Opening up a new office a few miles down the road, or even on the other side of the country, is one thing. When the new office is in a new country, then it requires a whole other level of consideration. Here, we’re going to look at some of the aspects of that move that you have to make sure that you take the time to consider. It’s a big move, and it doesn’t need to be any riskier, so take heed.
Know your market
First of all, you should take the time to do a full market analysis, getting to know the demand for the type of products and services that you offer, as well as the existing competition. For instance, sometimes, no competition doesn’t mean a huge market ripe for the plucking, it might mean that the target audience doesn’t feel a need for the solutions you provide. Do your research so you don’t get caught out.
Be legally prepared
Whatever business you run, you have to be compliant with laws and regulations. Safety regulations, business licensing, labour laws, and the like are all likely to be different when you move to another country. Might be worth finding a commercial lawyer who specialises in that kind of move to help you navigate that potential minefield.
Get ready for the costs
Of course, moving your operations overseas isn’t going to be cheap. Even if you don’t have any manufacturing equipment or supplies to move with you, you’re going to at least need to work with a team experienced in international removals. Work out all of the costs of opening up a business in the new country, and make sure that you have the capital ready to see you through not just the move, but the days or even weeks of downtime you might have until you get up and running again.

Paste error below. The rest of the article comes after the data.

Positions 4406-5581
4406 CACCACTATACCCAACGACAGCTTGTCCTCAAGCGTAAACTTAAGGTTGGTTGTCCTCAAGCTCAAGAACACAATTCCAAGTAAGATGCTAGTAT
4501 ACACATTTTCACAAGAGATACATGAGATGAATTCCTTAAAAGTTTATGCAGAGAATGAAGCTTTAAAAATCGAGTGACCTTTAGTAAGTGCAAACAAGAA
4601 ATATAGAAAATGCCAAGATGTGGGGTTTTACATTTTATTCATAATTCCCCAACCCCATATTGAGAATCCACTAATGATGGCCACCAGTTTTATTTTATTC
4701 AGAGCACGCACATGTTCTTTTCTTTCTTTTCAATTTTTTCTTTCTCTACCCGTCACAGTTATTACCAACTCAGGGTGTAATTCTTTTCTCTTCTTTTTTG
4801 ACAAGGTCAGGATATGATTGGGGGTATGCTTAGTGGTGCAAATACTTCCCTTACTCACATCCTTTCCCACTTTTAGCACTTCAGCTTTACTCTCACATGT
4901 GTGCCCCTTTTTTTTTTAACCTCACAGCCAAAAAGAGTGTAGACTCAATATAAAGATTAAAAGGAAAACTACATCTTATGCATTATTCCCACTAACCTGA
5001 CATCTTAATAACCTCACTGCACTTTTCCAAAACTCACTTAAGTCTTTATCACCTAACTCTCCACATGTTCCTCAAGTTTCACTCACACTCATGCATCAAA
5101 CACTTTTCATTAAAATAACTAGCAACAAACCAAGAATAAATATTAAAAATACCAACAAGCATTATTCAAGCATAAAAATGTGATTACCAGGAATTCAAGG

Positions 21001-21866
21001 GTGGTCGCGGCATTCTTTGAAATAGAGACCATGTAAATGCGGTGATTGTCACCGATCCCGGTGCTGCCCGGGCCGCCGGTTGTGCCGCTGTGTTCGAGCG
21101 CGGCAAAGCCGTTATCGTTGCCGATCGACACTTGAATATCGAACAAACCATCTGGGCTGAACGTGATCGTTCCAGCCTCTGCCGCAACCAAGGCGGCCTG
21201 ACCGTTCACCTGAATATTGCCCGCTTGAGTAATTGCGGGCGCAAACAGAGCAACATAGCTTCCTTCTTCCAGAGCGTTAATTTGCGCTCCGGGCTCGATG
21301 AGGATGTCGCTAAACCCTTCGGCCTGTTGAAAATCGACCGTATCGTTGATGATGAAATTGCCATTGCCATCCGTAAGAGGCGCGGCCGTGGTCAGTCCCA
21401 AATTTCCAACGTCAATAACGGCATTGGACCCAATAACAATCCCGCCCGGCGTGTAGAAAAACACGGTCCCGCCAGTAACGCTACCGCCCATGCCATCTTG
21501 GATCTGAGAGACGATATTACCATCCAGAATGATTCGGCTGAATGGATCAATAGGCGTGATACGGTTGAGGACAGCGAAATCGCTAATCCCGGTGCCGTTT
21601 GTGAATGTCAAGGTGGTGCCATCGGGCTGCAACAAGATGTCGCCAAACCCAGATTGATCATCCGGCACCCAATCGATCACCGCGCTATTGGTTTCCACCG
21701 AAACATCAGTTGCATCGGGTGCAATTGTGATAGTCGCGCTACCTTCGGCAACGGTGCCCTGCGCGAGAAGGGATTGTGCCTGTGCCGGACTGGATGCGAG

Start finding your partners
Businesses never do it alone. You need to think about your suppliers and partners, considering how the move might affect them, alongside your customers. Then, you need to make sure that you have the same types of partners and suppliers when moving overseas. It’s always a good idea to do some networking before you make the move, to ensure that you’re not stuck trying to build bridges at the same time you’re trying to get your new offices running.
Get to know the culture
Don’t be like the many businesses who make the mistake of trying to simply translate all of their marketing and messaging to another country. Both in communicating with the customer and in making new partnerships, you have to learn the culture and norms of the country that you’re in to succeed there. You should also look at localisation services that can help ensure that you’re not making any faux pas with your marketing or content.
There’s always a risk to taking your company overseas, especially if you’re diminishing your focus on your local market. However, there’s also great opportunity to be found. Do your research, take your time, and be decisive.